Critics have said that the government has ignored legal and medical advice by increasing the age by only two years and that it has done so out of fear.

Michael Stanton, President of the civil liberties group Liberty Victoria, said it was a “weak decision from a government still paranoid about being wedged on law and order instead of committing to evidence-based reform”.

“The Victorian government has ignored repeated calls from First Peoples and medical and legal experts,” he said. “We must raise the age to at least 14, with no exceptions.”

Age of Criminal Responsibility ACT

In the ACT, the age of criminal responsibility is 10.

The ACT government have however confirmed that they will be introducing legislation this year to raise the age from 10 to 12 and then from 12 to 14 in 2025.

“This transition period allows the government to put in place the necessary range of social support services needed to support children who might otherwise enter the criminal justice system,” said ACT Attorney General Shane Rattenbury.

“This is a significant and complex change, being led by the ACT, and we will implement it thoughtfully and effectively”.

Age of Criminal Responsibility SA

In SA, the age of criminal responsibility is 10.

South Australia has been “considering” the move to raise the age for some time and there appears to be general consensus that the age should be raised

Last year, the Greens introduced a private members bill to be debated in the state legislature to that effect but it has yet to pass — despite the fact that the SA Attorney-General has said that he is committed to doing so.

Age of Criminal Responsibility WA

In WA, the age of criminal responsibility is 10.

Western Australia, the nation’s richest state, incarcerates its Indigenous population at a higher rate than anywhere else while also cutting funding to youth justice services.

Although there was suggestion that Western Australia might consider raising the age, Premier Mark McGowan has previously shot down the idea, claiming it is an “activist” demand.

“I want to protect the public and rehabilitate the detainees. Some of the activists really only believe in rehabilitation,” he said.

Age of Criminal Responsibility NT

In the NT, the age of criminal responsibility is 10.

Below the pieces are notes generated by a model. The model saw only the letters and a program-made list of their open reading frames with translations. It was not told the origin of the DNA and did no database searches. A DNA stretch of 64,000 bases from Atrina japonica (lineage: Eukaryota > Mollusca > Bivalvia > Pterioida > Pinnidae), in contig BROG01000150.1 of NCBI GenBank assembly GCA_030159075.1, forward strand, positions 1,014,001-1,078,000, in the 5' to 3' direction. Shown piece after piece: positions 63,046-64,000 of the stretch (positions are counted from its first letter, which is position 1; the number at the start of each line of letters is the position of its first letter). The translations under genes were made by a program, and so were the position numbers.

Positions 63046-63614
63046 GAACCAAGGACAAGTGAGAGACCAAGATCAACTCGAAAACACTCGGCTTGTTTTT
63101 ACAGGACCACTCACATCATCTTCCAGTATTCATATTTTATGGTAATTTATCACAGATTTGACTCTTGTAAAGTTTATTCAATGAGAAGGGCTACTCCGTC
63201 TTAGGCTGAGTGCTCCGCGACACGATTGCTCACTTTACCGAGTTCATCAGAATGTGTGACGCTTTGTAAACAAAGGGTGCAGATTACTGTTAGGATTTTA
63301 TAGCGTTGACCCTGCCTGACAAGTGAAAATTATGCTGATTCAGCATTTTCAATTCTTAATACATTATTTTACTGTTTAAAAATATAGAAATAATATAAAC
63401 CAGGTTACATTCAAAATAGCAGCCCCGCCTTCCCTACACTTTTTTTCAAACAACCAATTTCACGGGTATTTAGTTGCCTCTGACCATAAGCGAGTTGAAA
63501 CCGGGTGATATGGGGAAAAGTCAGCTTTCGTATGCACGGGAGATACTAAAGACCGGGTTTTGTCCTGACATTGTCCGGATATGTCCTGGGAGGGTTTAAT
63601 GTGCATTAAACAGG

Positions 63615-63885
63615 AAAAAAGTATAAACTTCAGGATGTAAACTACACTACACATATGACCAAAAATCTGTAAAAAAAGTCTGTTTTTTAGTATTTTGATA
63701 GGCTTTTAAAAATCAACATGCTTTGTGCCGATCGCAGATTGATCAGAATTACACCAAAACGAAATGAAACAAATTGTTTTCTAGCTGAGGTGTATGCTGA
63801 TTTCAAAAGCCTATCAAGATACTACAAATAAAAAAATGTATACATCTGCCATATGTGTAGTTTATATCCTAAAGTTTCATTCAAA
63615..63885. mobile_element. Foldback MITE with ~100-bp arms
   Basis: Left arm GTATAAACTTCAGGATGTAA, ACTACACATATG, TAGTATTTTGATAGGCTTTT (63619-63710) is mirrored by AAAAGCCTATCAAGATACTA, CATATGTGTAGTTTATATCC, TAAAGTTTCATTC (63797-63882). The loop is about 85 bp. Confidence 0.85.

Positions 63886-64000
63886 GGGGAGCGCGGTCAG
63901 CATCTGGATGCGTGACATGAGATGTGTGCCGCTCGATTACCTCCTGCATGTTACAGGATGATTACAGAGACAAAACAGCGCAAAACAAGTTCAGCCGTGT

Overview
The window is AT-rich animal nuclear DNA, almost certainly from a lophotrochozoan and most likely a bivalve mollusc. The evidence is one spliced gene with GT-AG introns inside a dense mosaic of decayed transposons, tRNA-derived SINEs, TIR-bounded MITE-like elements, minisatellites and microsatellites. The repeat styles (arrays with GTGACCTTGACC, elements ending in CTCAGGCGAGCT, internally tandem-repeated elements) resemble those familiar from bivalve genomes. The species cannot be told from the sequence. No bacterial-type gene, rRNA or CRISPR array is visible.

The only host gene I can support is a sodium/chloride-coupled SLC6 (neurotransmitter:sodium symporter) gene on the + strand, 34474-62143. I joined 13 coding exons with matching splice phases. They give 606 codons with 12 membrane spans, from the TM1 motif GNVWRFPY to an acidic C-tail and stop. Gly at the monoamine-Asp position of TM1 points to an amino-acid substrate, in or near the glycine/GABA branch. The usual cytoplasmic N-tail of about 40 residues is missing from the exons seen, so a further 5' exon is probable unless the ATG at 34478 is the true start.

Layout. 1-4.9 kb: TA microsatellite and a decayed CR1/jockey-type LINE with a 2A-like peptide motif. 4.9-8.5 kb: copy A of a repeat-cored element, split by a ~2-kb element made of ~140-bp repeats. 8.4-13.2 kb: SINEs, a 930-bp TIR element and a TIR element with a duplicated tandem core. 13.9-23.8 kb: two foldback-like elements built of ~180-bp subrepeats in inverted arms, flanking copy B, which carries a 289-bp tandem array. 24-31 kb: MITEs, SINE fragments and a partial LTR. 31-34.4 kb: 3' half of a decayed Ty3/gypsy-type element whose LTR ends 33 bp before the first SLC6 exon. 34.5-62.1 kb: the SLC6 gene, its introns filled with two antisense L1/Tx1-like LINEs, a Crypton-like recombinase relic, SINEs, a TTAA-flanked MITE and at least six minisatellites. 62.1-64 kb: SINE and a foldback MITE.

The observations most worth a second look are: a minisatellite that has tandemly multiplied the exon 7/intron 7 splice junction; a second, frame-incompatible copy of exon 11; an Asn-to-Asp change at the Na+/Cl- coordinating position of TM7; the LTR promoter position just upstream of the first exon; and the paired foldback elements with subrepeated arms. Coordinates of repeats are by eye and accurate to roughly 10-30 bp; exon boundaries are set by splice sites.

However, the Labor government in power in the NT announced last year that it would raise the age of criminal responsibility to 12 by the end of its term in government in 2024.

They passed legislation in November that would do just that once it is operational in the latter half of this year. It will see police refer children who have been found to be engaging in what would otherwise be considered ‘criminal activity’ to behavioural change programmes. Parents of these kids will also be referred to intensive parenting courses.

NT Attorney General, Chansey Paech, said at the time that the evidence overwhelmingly suggests that the earlier a child enters the criminal justice system, the greater their chances of reoffending.

“Punitive measures are not a deterrent for 10- and 11-year-olds – in fact, it is more likely to increase behavioural problems and offending,” he said.

Age of Criminal Responsibility QLD

In QLD, the age of criminal responsibility is 10.

Last year, a private members bill was introduced in Queensland Parliament to raise the age to 14, following the recommendations of the Community Support and Services Committee report.

The bill was ultimately blocked by a Parliamentary Committee that stated that there was “more work to be done before the minimum age of criminal responsibility is raised in Queensland”.

According to data from the Australian Insitute of Health and Welfare, Queensland incarcerated more young people than anywhere else in the country from 2018 to 2022. On average, there were 241 people aged 10-17 in detention per night in the state, almost a quarter of the entire national detention figures.

Age of Criminal Responsibility TAS

In TAS, the age of criminal responsibility is 10.

In January last year, Tasmania became the first state to commit to raising the age to 14. After the planned closure of the Ashley Youth Detention Centre in 2024, the state government has said they will proceed with the changes.

New sentencing and diversion options are set to come into place by that date, with preparations already underway for how the new system will work.

Raise the Age

The Raise the Age campaign continues to build pressure on governments to make the legal changes called for and appears to be having a significant impact. Even the government seems to agree that 10 years old is far too young.

An extensive report into the age laws prepared for the Council of Attorney Generals was finalised in 2020 but to this date remains unpublished. An ABC Four Corners investigation managed to get hold of the report which categorically states that the age of criminal responsibility should be 14.

“The Commonwealth, State and Territory governments should raise the minimum age of criminal responsibility to 14 years of age, without exception,” to reads.

A majority of justice departments across the country who participated in the report appear to be in agreement on this issue.

The report also found that children under the age of 14 likely don’t have the cognitive capacity to understand the consequences of their actions and that locking up young people appears to cause lifelong trauma and, conversely, more crime.

Commissioner Mick Gooda, who led the Royal Commission into the Don Dale youth detention centre, has said that Australia continues to lock up young people because of “law and order” politics that panders to fear in the community.

“We’ve got a recipe for making kids worse,” he said. “We’ll be considered barbarians by future generations.”

RelatedWe Need to Raise the Age of Criminal Responsibility But 12 Is Not Enough